Yep. Sounds like a party house to me!

 I’ve read of sailors being winched down by a pulley on the side of the house to be hosed off come morning. Interestingly though lots of people who knew him denied the parties, but it’s a Redcliffe rumour I can’t help but want to believe. A glowing house full of sailors drinking till all hours and singing sea chanties! The best right? 

 

Jacob lived in the house until he passed in 1916 aged 78, with the house left to his three granddaughters, but care of the home was the duty of his nephew Harry, he didn’t share the same love of the sea as Jacob did, the light was never lit in the top cabin and sailors no longer frequented the house. Harry lived in the home until he died 1938, but the house was slowly deteriorating already. 

After Harry’s death the house stayed in the family, and wasn’t put up for auction until 1967 but was passed in at $7400.

 By February 1968 it had become the property of an airline pilot and his wife…

 Now it’s important to remember that Victoria House was well loved by the Redcliffe community, it was an icon. I’m sure it featured in many imaginative stories and daydreams and anyone about in it’s time no doubt has a story to tell about it. 

Unfortunately buildings that capture the imagination of a community are rarely thought of by the dreamers in a practical sense, when daydreaming about owning a beautiful old home, you don’t think of rotting wood and damp issues, or what the cost might be to rewire the house. You basically just dream of abundant vegggie patches and painting everything white or what novel you’d curl up with in front of the fireplace.  

The practical aspects of owning and up-keeping a property, and daydreams of living there rarely align.  The couple who purchased the house in 1968 were keen to demolish and build a new home, you can imagine how that went down, people were upset.

 

The Redcliffe Historical Society got involved and tried to save the building, they raised as many funds as they could and asked the council to buy the house and resume the land it stood on.   Many people thought their pleas would be successful, but on the 5th June 1968 the Redcliffe Herald ran an article stating that in a special meeting the local council had decided they would not be pursuing the request.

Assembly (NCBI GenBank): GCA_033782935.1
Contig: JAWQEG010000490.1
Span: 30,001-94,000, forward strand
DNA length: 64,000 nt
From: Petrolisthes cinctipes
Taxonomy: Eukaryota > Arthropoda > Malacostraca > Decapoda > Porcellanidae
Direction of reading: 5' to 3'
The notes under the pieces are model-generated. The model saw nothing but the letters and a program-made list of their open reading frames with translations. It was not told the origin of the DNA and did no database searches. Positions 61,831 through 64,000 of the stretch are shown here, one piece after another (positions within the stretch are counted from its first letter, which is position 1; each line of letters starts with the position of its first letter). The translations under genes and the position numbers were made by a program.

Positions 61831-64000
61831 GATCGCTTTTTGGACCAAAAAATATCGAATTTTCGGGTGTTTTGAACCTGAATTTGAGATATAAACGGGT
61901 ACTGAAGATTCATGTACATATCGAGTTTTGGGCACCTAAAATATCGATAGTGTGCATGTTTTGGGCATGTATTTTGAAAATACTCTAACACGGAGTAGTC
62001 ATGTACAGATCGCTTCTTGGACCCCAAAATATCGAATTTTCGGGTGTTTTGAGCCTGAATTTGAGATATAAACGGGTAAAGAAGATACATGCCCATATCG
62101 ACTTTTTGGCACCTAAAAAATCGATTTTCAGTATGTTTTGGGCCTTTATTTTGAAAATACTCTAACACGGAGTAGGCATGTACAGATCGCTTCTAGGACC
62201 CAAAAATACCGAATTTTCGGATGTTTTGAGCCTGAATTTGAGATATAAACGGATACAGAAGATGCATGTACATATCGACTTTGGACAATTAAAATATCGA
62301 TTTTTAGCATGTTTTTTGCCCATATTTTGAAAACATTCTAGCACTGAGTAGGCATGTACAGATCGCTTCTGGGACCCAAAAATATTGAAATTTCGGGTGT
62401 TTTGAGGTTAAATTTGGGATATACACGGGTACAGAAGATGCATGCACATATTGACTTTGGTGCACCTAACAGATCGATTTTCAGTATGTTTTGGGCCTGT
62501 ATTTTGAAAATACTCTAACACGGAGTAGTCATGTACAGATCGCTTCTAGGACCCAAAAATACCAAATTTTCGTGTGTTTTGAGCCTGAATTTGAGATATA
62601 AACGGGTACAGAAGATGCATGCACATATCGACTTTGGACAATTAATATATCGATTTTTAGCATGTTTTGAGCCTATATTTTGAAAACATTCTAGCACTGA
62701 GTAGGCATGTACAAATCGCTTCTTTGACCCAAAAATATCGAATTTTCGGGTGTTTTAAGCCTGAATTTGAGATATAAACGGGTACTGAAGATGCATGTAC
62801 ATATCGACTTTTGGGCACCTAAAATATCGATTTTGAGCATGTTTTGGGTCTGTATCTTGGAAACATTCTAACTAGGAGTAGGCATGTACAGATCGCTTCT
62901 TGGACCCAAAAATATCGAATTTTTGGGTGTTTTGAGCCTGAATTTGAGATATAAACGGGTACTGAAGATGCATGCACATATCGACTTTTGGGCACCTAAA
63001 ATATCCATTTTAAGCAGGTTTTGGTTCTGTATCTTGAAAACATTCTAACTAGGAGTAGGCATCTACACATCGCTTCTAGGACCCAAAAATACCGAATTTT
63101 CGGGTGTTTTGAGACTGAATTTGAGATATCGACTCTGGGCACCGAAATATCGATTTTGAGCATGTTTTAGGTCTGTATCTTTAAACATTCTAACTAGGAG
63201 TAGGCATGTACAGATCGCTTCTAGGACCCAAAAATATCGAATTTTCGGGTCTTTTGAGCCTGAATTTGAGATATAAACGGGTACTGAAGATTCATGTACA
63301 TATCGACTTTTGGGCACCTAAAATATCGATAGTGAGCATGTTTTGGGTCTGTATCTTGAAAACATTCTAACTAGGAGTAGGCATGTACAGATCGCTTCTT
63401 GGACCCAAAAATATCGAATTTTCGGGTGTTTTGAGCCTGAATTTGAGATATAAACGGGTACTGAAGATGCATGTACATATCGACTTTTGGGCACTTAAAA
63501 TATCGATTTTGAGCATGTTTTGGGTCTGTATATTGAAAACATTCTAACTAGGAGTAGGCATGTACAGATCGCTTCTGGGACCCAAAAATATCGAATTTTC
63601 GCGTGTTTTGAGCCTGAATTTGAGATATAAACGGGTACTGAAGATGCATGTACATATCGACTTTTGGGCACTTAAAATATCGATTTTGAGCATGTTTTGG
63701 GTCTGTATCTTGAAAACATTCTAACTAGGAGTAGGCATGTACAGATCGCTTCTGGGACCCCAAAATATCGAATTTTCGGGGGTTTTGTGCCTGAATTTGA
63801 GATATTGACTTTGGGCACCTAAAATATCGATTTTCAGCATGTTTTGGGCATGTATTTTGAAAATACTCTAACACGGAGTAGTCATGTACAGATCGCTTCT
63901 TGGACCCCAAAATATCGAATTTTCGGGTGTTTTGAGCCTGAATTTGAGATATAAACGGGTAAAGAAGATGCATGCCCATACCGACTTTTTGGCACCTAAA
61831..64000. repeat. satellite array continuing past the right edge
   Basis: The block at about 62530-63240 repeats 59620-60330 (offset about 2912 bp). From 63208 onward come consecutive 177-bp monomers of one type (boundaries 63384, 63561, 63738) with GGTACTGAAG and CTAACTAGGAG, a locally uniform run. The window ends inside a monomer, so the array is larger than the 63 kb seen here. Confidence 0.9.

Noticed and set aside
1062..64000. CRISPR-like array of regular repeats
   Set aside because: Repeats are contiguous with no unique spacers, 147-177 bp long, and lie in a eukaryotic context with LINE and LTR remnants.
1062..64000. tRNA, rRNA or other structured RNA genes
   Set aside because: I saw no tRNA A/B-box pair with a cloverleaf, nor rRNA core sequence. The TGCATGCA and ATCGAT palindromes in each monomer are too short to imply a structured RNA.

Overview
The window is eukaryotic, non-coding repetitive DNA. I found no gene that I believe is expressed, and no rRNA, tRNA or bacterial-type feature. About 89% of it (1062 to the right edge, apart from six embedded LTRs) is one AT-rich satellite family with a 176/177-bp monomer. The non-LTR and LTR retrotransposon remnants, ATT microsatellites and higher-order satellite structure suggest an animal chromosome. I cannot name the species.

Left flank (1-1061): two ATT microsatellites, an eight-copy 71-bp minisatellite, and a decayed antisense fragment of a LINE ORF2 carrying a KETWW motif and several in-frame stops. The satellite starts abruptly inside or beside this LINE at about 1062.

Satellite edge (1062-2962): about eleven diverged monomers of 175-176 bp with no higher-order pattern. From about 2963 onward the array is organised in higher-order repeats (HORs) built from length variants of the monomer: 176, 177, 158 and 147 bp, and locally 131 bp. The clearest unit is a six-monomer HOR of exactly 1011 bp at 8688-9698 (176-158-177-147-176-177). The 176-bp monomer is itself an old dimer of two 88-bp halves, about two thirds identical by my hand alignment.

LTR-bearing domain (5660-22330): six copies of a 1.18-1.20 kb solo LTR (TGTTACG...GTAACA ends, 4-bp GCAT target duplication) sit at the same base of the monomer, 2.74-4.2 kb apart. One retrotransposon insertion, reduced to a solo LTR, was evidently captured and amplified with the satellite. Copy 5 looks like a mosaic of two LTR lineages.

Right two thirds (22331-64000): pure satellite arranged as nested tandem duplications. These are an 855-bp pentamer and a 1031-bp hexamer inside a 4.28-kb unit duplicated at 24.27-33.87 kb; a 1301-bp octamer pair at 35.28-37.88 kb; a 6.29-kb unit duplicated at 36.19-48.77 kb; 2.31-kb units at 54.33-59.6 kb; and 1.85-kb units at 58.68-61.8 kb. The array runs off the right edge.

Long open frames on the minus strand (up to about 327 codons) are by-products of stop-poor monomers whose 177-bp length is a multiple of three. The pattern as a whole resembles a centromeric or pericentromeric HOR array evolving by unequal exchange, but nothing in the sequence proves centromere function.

Just five days later the iconic landmark was burnt to the ground, all that was left in the ashes was her brick chimney. A sad end for a grand old house, that captured the imaginations of generations of locals.

 

What do you think? Was the fire intentional? Accidental? I think we can agree it’s certainly one way to rid yourself of an unwanted house… But on the other hand, maybe the real problem began when it was let to get in such a state of disrepair?

 

One thing is for certain, our present is our future history and if we want things to last for generations and generations, we need to take care of and cherish them now.

 

 

 

Pictures above credited as listed below, in order of their appearance.  

 Victoria House in the 1950’s

Image courtesy of Moreton Bay Regional Council REF RMPC 100-10125

Jacob Pearen

Image courtesy of Moreton Bay Regional Council REF RMPC 101-101-107

Victoria House date undocumented sometime late 1800’s-pre 1950’s 

Image courtesy of Moreton Bay Regional Council REF RMPC 101-101-613

Victoria House Burnt Down 

Image courtesy of Moreton Bay Regional Council REF RMPC 100/100218